Confirming that Sotomayor was a bad choice for the high court

The Supreme Court correctly decided the Michigan higher education racial preferences case. The 6-2 decision reaffirmed two important principles:

1) Let voters decide these issues.  There is no evidence that these voters in Michigan want to take minorities back to the 19th century or any other century. Also, my guess is that some minorities voted for the referendum, too. So let's respect voters. 

2) Why should race be a factor in college admissions anyway?  Are you telling me that minority kids can not survive in the real world without government programs?

The 6-2 decision included a dissent that confirmed why so many of us thought that Justice Sotomayor was a bad choice for The Supreme Court. Her long dissent was more of a "rant" than any outline of legal principles, as reported by The Washington Post:

"In her most personal moment in 41 /2 years on the court, Sotomayor read part of her dissent from the bench to emphasize her disagreement with six colleagues who upheld Michigan’s constitutional amendment banning the consideration of race in public university admissions.

It is a 58-page dissent, longer than the combined efforts of four other justices who wrote.

The court’s first Latina justice directly took on Roberts’s view that the nation’s continued reliance on racial classifications hinders rather than promotes the goal of a color-blind society.  

Sotomayor noted Roberts’s famous statement in a 2007 opinion that “the way to stop discrimination on the basis of race is to stop discriminating on the basis of race.”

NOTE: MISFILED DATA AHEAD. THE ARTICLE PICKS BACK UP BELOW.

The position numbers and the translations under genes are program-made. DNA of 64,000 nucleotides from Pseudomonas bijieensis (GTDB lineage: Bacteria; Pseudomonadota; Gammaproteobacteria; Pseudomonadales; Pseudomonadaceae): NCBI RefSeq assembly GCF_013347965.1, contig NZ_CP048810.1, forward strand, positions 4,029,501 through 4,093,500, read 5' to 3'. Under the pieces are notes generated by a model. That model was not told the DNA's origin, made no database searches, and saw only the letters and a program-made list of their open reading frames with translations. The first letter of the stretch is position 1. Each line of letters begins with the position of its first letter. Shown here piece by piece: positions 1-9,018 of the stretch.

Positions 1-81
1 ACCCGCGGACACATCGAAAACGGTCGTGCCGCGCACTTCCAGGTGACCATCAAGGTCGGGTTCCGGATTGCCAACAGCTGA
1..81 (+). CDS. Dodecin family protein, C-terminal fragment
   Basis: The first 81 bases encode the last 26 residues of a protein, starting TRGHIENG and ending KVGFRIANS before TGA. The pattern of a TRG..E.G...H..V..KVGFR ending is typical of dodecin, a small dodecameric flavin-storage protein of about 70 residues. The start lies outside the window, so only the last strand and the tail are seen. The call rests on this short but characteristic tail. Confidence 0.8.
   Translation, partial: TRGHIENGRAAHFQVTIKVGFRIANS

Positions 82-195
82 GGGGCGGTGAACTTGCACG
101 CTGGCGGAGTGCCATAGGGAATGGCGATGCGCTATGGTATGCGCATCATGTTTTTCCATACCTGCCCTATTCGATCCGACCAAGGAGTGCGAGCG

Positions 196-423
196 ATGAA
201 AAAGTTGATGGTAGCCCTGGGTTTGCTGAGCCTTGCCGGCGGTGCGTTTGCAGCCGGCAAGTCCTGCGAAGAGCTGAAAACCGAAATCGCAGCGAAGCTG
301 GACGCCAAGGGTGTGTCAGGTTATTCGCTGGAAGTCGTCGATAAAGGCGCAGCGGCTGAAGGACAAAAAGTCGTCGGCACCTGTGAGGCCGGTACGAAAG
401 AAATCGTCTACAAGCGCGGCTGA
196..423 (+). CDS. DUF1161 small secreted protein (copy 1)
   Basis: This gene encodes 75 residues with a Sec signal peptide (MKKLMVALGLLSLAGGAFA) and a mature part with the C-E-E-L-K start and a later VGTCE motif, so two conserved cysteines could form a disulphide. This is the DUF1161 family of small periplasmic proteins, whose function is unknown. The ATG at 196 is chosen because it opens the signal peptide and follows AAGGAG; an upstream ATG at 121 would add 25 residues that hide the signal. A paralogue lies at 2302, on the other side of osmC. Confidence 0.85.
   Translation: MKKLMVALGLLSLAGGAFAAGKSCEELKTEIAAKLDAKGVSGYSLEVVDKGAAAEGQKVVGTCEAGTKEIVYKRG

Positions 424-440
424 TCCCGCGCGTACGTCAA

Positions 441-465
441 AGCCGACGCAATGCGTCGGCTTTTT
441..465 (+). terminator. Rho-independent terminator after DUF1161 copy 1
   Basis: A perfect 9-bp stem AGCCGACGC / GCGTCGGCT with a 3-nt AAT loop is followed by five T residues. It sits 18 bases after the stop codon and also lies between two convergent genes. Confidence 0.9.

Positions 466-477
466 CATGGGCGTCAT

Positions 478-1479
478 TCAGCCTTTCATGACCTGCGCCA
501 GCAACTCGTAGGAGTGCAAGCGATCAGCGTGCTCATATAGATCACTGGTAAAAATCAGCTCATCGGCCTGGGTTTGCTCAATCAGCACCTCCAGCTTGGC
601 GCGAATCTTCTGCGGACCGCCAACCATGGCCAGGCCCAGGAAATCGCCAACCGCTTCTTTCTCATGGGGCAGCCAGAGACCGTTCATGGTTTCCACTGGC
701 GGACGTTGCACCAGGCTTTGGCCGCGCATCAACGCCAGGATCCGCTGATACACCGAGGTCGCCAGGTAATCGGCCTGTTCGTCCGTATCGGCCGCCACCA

Too simplistic, she said.   

“This refusal to accept the stark reality that race matters is regrettable,” Sotomayor wrote.

“The way to stop discrimination on the basis of race is to speak openly and candidly on the subject of race, and to apply the Constitution with eyes open to the unfortunate effects of centuries of racial discrimination.”  

She added: “As members of the judiciary tasked with intervening to carry out the guarantee of equal protection, we ought not sit back and wish away, rather than confront, the racial inequality that exists in our society.”  

Roberts responded with a short, sharp statement of his own.  

“To disagree with the dissent’s views on the costs and benefits of racial preferences is not to ‘wish away, rather than confront’ racial inequality,” Roberts wrote.   

“People can disagree in good faith on this issue, but it similarly does more harm than good to question the openness and candor of those on either side of the debate.”

The judges got this one right.  They respected the voters and that is really refreshing.


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